The 2020 Ravens made the playoffs and Lamar Jackson won his first playoff game. But before we discuss the positives, let's hit on reasons to be concerned.
An incredible 12 of the Ravens’ 16 regular season games in 2020 were played against defenses that ranked below average. Baltimore played nine games against bottom-10 defenses last year.
And instead of ranking first nearly across the board in offensive efficiency, everything dropped. Overall efficiency dropped from first to 20th. Early Down Success Rate (EDSR) dropped from first to 22nd.
The red flag for the Ravens offense was they could have been even worse in 2020 but they performed extremely well in high-leverage situations. Baltimore, led by Lamar Jackson’s legs and a strong run game, ranked fourth in red zone efficiency and fourth in third down efficiency. So despite dropping to below average marks in most other elements of offensive efficiency, being great on high-leverage plays allowed the Ravens to still win games.
And while the Ravens took a big step back in one-score games (going 2-4 in 2020 after 5-1 in 2019), Baltimore had a huge edge, ranked first in fumble luck and second in field goal luck. Ravens opponents missed the most field goals as compared to expectations of any team in the NFL. These factors certainly benefited Baltimore in a big way.
Looking at the Ravens’ week-to-week ability to win the early down battle, it was clear very early in the season this team was a far cry from 2019’s version. In 2019, Baltimore won the early down battle in 13 of 16 games. The Ravens went 5-11 in the early down battle in 2020.
They relied far more on their third down conversions and red zone greatness in 2020 than they had to in 2019.
So specifically, what went wrong for the Ravens offense?
Opposing defenses took Lamar Jackson out of the run game unless the Ravens were in three-wide sets. The Ravens missed TE Hayden Hurst far more than expected and didn’t receive nearly the level of receiving production from TE Mark Andrews that he provided in 2019. The Ravens couldn’t utilize 13 personnel which was their most efficient grouping in 2019. Running back pass efficiency dropped off massively. Teams played a lot less man coverage and a lot more zone against the Ravens offense. In part due to significantly worse pass protection, deep passing efficiency wasn’t there. In concert with the pass protection issues, any drop longer than 3-steps saw tremendous decline in efficiency. The Ravens shifted from one of the most between-the-tackles run teams to a team that ran far more to the edges, and runs between the tackles were far less efficient. Baltimore passed the ball far more often on second-and-long, which saw less success. Many other things declined as compared to 2019.
Let’s first tackle the run game, considering the Ravens are the NFL’s most run-heavy team.
In 2019, the Ravens used 11 or 10 personnel (which feature three and four wide receivers) on only 41% of offensive plays on early downs in the first three quarters. That ranked fifth-lowest in the NFL. They also ranked fifth-lowest in 2020. Lamar Jackson is brilliant in the run game from 11 personnel.
Last year Jackson averaged 8.9 YPC, 62% success, and 0.56 EPA/att when running out of 11 personnel. While you might assume that most of these runs are designed pass plays which become scrambles, only 38% of his runs were on designed pass plays, and the efficiency on those plays was far worse than the QB designs:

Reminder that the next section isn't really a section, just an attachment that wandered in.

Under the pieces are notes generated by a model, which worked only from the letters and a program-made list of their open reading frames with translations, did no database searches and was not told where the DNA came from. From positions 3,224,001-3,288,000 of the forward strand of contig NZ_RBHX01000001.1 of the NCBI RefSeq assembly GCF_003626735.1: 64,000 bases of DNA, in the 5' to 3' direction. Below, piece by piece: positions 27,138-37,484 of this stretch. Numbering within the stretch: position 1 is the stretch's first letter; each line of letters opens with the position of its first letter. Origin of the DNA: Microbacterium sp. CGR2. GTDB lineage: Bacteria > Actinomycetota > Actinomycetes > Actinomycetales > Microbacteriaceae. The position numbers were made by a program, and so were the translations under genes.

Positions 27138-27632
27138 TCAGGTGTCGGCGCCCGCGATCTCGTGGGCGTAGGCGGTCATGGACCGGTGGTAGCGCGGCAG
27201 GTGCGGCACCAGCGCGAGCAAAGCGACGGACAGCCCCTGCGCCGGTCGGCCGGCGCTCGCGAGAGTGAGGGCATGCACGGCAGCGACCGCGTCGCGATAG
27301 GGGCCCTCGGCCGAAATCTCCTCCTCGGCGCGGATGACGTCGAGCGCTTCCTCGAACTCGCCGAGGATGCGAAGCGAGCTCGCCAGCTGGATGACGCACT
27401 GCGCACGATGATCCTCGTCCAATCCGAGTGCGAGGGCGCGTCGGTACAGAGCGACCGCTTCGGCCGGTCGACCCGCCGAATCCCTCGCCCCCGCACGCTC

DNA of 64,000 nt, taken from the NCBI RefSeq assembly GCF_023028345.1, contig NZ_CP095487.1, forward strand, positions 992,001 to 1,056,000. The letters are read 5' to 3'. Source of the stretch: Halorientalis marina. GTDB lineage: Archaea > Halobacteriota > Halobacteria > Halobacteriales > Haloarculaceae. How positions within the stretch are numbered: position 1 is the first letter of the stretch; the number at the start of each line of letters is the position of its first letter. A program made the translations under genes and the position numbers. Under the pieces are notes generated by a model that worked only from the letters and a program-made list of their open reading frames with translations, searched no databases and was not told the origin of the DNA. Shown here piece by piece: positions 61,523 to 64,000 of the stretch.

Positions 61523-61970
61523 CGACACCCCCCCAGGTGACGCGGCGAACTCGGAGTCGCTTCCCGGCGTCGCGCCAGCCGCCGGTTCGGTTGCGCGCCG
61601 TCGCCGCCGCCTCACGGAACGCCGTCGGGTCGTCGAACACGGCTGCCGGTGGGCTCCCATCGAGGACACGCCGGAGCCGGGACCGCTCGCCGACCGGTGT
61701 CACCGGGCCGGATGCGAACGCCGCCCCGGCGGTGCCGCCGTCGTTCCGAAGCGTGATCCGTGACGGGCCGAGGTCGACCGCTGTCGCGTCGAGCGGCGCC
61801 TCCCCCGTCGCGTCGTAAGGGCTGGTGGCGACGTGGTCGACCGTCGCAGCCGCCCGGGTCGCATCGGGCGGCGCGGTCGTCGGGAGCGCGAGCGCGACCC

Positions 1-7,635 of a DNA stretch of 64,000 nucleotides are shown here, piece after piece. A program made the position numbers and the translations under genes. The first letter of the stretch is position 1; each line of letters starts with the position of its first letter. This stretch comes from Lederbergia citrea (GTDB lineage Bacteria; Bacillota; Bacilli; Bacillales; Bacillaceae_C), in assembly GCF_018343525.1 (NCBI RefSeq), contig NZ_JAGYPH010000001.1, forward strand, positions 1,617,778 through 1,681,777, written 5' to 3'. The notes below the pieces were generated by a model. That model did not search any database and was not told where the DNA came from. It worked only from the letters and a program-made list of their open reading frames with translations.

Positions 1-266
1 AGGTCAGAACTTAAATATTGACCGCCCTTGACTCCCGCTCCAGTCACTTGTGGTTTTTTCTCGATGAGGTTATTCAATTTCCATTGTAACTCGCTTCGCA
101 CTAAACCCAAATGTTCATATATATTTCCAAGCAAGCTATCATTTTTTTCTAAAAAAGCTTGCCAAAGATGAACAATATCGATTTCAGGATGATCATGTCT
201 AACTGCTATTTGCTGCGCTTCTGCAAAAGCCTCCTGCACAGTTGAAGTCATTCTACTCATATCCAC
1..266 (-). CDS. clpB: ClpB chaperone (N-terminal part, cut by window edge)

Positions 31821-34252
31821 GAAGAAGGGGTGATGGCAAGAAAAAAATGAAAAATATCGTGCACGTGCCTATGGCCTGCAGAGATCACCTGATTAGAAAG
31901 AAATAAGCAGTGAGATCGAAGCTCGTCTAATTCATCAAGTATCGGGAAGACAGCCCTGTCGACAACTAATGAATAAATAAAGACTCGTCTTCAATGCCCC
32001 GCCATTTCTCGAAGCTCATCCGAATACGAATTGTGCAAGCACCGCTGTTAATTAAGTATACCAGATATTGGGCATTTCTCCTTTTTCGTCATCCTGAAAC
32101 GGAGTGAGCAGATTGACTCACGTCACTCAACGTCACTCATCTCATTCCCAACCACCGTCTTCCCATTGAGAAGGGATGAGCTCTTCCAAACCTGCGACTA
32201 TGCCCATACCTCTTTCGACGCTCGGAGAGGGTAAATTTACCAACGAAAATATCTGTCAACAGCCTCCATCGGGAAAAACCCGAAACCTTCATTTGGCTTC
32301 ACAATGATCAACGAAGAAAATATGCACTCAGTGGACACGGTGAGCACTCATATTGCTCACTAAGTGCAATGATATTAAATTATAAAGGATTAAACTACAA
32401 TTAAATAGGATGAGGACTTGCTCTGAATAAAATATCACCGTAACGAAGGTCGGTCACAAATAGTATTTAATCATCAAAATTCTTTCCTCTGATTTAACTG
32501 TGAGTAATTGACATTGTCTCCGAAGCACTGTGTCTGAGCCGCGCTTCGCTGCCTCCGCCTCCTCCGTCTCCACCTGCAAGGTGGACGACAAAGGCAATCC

Designed run from 11: 9.7 YPC, 66% success, 0.63 EPA/att
Scramble on designed pass from 11: 7.8 YPC, 56% success, 0.50 EPA/att
The problem was, while Lamar was also dominant on designed runs out of heavy groupings in 2019, that was not the case in 2020.
Looking at non-scrambles, removing a couple QB sneaks, and focusing just on Lamar’s runs from every other grouping other than 11, such as 22, 21, 12, 13, etc:
2019: 7.4 YPC, 75% success, +0.29 EPA/att on 64 runs
2020: 4.2 YPC, 47% success, -0.01 EPA/att on 49 runs
After a 2019 season which featured Jackson running wild from both 11 personnel and all the heavy sets the Ravens use at the fifth highest rate in the NFL, defenses took all of those runs away from Lamar. If the Ravens were in heavy sets, they tried to stop Lamar on the ground, first and foremost.
Even if you add scrambles back to the mix, and look at every run from Jackson out of anything but 11 personnel other than QB kneels and sneaks, it’s was a huge decline:
2019: 7.8 YPC, 73% success, 0.34 EPA/att on 90 runs
2020: 4.6 YPC, 45% success, -0.05 EPA/att on 71 runs
If you remove Lamar from the mix and look at every other run play from non-11 personnel, the Ravens RBs actually were very productive from heavy personnel groupings in 2020: 4.8 YPC, 60% success, 0.10 EPA/att.
Compare these numbers to the NFL average for RBs in non-11 personnel rushes: 4.2 YPC, 49% success, -0.04 EPA/att.
Defenses took away Lamar, left the Ravens RBs to put up well above average numbers, but refused to let Lamar beat them on the ground in personnel groupings that didn’t scream pass play.
One way to combat defenses that are focusing substantial attention to the quarterback on the ground in non-11 personnel sets is to increase the pass rate on these plays, when defenses may be spying Lamar. Last year the Ravens were 67% run when not in 11 personnel, which was the most run-heavy in the NFL. Even last year’s less explosive and less efficient passing offense was more efficient passing from 21, 12, and 22 than it was from 11 personnel. Additionally, to still access Lamar’s brilliance on the ground the Ravens could run Lamar even more often from 11 personnel, where he was absolutely dominant.